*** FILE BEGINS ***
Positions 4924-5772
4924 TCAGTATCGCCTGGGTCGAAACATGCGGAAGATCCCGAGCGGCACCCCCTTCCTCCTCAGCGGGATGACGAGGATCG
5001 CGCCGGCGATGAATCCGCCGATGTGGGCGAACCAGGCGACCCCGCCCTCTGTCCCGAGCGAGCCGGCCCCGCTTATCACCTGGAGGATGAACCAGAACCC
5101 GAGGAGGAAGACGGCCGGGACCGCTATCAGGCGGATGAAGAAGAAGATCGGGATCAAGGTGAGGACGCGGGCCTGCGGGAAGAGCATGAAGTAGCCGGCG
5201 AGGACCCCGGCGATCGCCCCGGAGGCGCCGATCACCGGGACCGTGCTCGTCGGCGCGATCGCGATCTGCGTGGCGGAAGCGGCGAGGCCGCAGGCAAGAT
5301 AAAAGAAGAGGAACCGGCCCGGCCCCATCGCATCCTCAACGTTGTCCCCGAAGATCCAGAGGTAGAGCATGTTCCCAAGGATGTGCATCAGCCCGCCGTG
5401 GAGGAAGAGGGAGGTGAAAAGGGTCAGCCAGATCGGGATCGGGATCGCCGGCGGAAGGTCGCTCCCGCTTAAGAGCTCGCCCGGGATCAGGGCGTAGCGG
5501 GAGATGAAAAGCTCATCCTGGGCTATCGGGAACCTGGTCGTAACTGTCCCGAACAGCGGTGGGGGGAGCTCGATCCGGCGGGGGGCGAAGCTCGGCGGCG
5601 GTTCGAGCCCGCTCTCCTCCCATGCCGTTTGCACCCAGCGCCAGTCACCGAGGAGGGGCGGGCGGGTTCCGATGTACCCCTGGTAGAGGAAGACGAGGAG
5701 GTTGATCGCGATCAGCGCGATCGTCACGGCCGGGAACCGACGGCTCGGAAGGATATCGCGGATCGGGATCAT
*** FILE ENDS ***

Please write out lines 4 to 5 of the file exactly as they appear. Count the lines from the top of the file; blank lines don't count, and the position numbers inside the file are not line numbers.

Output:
5101 GAGGAGGAAGACGGCCGGGACCGCTATCAGGCGGATGAAGAAGAAGATCGGGATCAAGGTGAGGACGCGGGCCTGCGGGAAGAGCATGAAGTAGCCGGCG
5201 AGGACCCCGGCGATCGCCCCGGAGGCGCCGATCACCGGGACCGTGCTCGTCGGCGCGATCGCGATCTGCGTGGCGGAAGCGGCGAGGCCGCAGGCAAGAT